A Conversation with Timothy Willis Sanders


Meet-cute. It’s like a cheesy movie scene or does it just look normal on the surface to everyone else, but to the two people it’s happening to–is it something more? Timothy Willis Sanders deep dives into a single relationship with his new book, Matt Meets Vik. (Civil Coping Mechanisms, 2014). The complications that every relationship faces are presented in stark simplicity, with very little commentary as to the overwrought why’s, just glaring what’s. Timothy answered a few questions by email.

I really enjoyed Orange Juice and those stories that came out a few years ago. Have you been writing much since those pieces? Or was it all focused on Matt Meets Vik?

I didn’t start work on Matt Meets Vik until the summer of 2011. I worked on other stories and poems while I was writing the book, but mostly as a distraction. Novel writing is hard, so it’s nice to focus on something else for a bit.


Matt Meets Vik could be true, maybe it’s not. Was this relationship “true” for you or did you just incorporate a lot of elements from other relationship stories you’ve heard about?

A bit of both. Most of it is based on actual events but there are exaggerated parts or parts I just made up.


How do you classify your style? It reminded me of some earlier Tao Lin and the Zachary German book in its forthrightness, though I don’t think you’re as “concrete” as those works.

It’s like gentle rejection of style, I think. I liked what Zachary and Tao did, but felt the approach could be applied in a different way, like less philosophical and more psychological, if that makes sense.


How do you think it adds a more psychological element?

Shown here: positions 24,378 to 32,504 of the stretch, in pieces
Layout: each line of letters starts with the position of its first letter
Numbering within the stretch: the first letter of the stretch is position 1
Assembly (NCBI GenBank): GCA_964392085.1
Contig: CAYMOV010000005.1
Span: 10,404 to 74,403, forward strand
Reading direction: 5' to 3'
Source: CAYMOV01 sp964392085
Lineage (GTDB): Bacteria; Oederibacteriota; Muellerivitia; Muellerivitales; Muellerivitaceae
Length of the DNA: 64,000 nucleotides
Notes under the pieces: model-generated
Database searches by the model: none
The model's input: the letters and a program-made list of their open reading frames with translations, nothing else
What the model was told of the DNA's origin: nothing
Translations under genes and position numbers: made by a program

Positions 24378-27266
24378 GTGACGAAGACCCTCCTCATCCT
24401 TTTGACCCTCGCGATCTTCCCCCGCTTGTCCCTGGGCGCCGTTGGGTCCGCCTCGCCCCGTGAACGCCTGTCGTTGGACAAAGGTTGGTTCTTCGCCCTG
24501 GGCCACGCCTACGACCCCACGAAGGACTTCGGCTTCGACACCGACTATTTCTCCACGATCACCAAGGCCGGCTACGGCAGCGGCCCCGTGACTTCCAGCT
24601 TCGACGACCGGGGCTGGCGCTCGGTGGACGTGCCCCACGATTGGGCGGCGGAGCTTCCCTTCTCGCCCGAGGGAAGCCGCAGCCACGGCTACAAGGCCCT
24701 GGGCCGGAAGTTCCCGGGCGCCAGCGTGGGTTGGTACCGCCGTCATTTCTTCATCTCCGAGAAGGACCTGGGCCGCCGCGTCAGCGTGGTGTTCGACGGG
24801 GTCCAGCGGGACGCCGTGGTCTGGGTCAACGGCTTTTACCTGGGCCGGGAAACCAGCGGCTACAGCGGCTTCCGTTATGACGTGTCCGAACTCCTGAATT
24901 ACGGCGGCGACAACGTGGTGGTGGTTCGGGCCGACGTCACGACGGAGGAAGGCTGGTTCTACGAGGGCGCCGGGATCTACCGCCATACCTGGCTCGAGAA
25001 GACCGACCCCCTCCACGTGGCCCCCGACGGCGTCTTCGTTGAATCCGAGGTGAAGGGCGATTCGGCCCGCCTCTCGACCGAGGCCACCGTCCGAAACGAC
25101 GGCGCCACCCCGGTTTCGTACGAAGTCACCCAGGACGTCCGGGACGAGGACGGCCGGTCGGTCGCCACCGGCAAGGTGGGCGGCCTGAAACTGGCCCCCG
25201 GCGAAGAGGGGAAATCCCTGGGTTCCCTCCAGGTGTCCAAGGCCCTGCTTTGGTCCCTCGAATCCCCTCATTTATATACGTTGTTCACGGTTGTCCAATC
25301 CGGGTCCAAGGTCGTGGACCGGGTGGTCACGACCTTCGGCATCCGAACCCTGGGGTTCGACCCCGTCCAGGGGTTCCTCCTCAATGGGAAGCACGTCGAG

I think I’m more focused on creating an experience or telling a story, rather than making a point about something, or advancing a worldview. Maybe “psychological” is the wrong word, but I enjoy imagining the thoughts of characters and showing how those thoughts influence actions.


Maybe connected to the above, why do you feel the need to emphasize and re-emphasize proper nouns of objects rather than just referring to it as “car” or “phone” on the second reference?

I don’t know. It felt right. The objects in the book felt just a real as the characters to me. I wanted to establish a set of arbitrary-seeming “rules” to go by.


How did the arbitrary-seeming “rules” to go by help you write?

Those “rules” come out of nowhere, but once I follow them, it makes writing the work easier. It’s kind of like an internal style guide that allows me more consistency in voice and tone.


The book is set in 2004, right? Why did that year seem appropriate?

That just felt right too. It was a significant year for me. There was a presidential election. I got a new job. New relationship.


Why was it important to include the presidential elections as part of the setting/ background?

I don’t think it was important, just something happening that caused the character anxiety.


What do you think is the 1 major problem that all relationships have or do you think that each relationship has 1 major problem, it’s just always a different major problem?

I’d guess lack of communication? Hard to tell. Communication seems important in relationships. I feel like when relationships break down, it’s because something is unsaid.


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